A Note To Pastors
As prophetic art grows in acceptance, there’re a couple of things that may help pastors with its incorporation in worship services. It would be a good idea to collaborate with your creatives before worship art begins to set out some general ground rules. For instance, painters should always use a drop sheet, how/where to clean up well, etc. A read through Chapter 7 of this book titled Live Painting Tips would be a good place to start to arrive at such a list. I recommend actually writing a list so everyone understands from the outset.
The Need for Skill
If you’ve read the section about the need for skills acquisition in Chapter 5, you’ll realize that I’m a big advocate of artists improving their abilities in order to create worthwhile art pieces, as opposed to expressions of personal worship. To understand the difference, read the first 3 chapters of this book about what prophetic art is, especially the definition of prophetic cartoons. To summarize though, personal worship art is akin to any member of the congregation singing their own personal worship songs. It's acceptable for them to make a joyful noise rather than music because not everyone can sing well.
Similarly, private worship art can deeply move the individual regardless of skill. Public worship art however, should push for a calibre of excellence. Just as you wouldn't allow anyone to perform on the music team without significant skills, skills in art need to be accrued before public airing. Otherwise it cheapens the whole field.
That doesn't mean that I'm trying to shut down art in worship. It does mean that pastors need to be aware of the standard of that art. Certainly, less well executed work can speak volumes to a soft heart. As an artist though, I'm very aware of the need to raise the standard of prophetic art.
Perhaps one way forward with this is to vet artists’ work before they’re allowed to paint publicly. If they’re not up to standard, encourage them to pursue skills. Encourage them to learn to draw and paint. Encourage them to practise at home.
If there is room, make a space available in a less public area than the front of the church until standards have improved. Just as pastors and worship leaders need to deal with people who want to play or sing on stage but don’t have the skills, beginner and underdeveloped artists also need time to develop.
Plea for Time
As worship art is gaining acceptance, it has usually been squeezed into the time allocated for praise and worship. his practise alone cheapens the ultimate result in many cases. Even the most accomplished artist is going to find the creation of a worthwhile piece of art a real stretch in 25-45 minutes. The resultant quality of the piece will be compromised because of the lack of time to complete it. Painting is not an instant thing the way music can be. It often takes time to develop.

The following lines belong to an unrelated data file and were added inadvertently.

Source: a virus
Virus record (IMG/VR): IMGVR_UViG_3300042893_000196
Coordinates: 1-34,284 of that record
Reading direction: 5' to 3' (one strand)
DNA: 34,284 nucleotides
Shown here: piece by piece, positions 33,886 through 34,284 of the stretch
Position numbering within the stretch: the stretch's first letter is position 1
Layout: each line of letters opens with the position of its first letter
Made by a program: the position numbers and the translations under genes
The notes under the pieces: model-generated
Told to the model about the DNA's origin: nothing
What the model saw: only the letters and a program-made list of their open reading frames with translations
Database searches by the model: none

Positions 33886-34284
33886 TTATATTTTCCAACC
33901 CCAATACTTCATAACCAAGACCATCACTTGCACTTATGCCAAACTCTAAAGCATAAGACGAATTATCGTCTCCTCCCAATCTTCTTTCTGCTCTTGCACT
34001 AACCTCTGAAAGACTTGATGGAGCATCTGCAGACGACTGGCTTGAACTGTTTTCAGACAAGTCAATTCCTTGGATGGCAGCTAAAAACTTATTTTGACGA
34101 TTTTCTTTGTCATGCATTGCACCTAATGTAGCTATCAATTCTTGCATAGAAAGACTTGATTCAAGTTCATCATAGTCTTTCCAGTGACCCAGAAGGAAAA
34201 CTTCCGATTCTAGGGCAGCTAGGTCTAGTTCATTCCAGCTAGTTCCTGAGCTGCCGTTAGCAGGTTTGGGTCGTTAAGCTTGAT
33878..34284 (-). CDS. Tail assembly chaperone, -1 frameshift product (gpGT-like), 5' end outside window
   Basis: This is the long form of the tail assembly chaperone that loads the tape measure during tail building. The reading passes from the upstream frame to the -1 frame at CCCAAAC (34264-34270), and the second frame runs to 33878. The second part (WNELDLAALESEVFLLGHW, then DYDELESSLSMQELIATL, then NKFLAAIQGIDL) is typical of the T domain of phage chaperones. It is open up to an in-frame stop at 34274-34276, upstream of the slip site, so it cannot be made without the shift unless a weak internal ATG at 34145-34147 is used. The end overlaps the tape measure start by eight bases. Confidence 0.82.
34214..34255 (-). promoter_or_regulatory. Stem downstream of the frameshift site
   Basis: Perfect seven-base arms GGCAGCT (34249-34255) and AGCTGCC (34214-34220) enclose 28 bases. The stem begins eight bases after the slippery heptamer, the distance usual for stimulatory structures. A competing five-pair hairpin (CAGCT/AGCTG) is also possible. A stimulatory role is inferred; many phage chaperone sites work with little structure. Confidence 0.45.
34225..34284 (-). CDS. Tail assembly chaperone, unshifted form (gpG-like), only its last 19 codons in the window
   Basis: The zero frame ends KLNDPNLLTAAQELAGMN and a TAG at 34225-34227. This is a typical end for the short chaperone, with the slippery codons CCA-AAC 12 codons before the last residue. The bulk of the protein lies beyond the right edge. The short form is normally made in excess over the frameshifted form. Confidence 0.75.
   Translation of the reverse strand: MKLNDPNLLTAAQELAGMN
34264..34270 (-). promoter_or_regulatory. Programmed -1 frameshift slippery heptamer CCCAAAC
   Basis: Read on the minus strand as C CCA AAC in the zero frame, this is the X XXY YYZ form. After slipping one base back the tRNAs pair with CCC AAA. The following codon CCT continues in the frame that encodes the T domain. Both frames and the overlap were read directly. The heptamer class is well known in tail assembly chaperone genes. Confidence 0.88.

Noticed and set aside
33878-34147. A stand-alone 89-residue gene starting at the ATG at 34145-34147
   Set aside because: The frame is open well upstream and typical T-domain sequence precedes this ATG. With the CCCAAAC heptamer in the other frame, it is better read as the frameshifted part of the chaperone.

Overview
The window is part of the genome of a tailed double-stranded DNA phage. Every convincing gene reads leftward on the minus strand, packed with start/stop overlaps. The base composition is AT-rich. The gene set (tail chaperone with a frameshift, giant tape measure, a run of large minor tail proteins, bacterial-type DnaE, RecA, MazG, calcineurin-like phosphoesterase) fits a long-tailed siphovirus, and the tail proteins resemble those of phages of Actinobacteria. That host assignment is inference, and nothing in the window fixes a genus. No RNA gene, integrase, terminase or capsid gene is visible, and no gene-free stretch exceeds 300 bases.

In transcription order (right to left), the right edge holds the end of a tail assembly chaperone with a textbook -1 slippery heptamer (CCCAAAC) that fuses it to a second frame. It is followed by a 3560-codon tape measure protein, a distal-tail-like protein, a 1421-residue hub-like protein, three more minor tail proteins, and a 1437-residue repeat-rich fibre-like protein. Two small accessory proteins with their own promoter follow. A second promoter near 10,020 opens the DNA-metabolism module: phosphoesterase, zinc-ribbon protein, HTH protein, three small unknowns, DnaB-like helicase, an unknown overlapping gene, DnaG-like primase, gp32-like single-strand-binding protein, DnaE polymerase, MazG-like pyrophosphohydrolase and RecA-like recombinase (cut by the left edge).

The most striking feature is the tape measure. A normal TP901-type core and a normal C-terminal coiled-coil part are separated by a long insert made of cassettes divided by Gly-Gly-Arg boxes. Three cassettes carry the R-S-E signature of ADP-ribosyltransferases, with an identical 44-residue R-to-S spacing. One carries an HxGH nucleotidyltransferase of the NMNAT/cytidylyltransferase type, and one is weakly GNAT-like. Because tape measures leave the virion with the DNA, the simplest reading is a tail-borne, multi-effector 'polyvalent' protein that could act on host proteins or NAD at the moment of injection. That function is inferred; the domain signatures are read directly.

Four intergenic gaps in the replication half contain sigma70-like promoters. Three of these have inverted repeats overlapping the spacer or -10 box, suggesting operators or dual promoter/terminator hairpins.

Prophetic art should not be a ‘performance’ or entertainment, just as worship music should not be, unless that is the specific intention. However, without time to develop the image, the works are likely to remain amateur or be contrived as performance pieces rather than worship art. A solution is to allow the artists to paint for as long as possible, even throughout the sermon.
The way I lessen any distraction that I might cause doing that is to sit on a stool at the end of worship and unobtrusively go on with the work. I’ve had people tell me that they love to watch and that it in fact, helps them remember more. I can’t verify that, it is purely a very small anecdotal commentary but as so many people are visual learners, perhaps there is some truth in it.
Display and Sales
It’s a wonderful thing if the church community gets behind the artist and can actually display finished works for sale. Of course, this is where the need for careful curation comes in order to only display works of quality. If we are to gradually improve the standard of Christian/prophetic/ worship art, churches need to only display quality art and of course, that’s open to interpretation.
It will also require a change in attitudes to paying for quality art instead of the universal expectation that because it’s Christian it should be cheap or free! If artists are to sustain a professional practise, they need to be able to receive reasonable prices for their art. The common practise that it should be free or auctioned off with no proceeds to the artist maybe ok in the short term but not if a sustainable and ever-increasing standard of quality is to be obtained.
When artists don't get paid a decent price for their art, over time it can deeply affect their sense of self worth.
As well, this painting with God thing can seem very thankless at times so be kind to your painters and for that matter, all your creatives. Encourage them often. I know at times it seems like we are a very weird bunch, but that’s how Almighty God created us.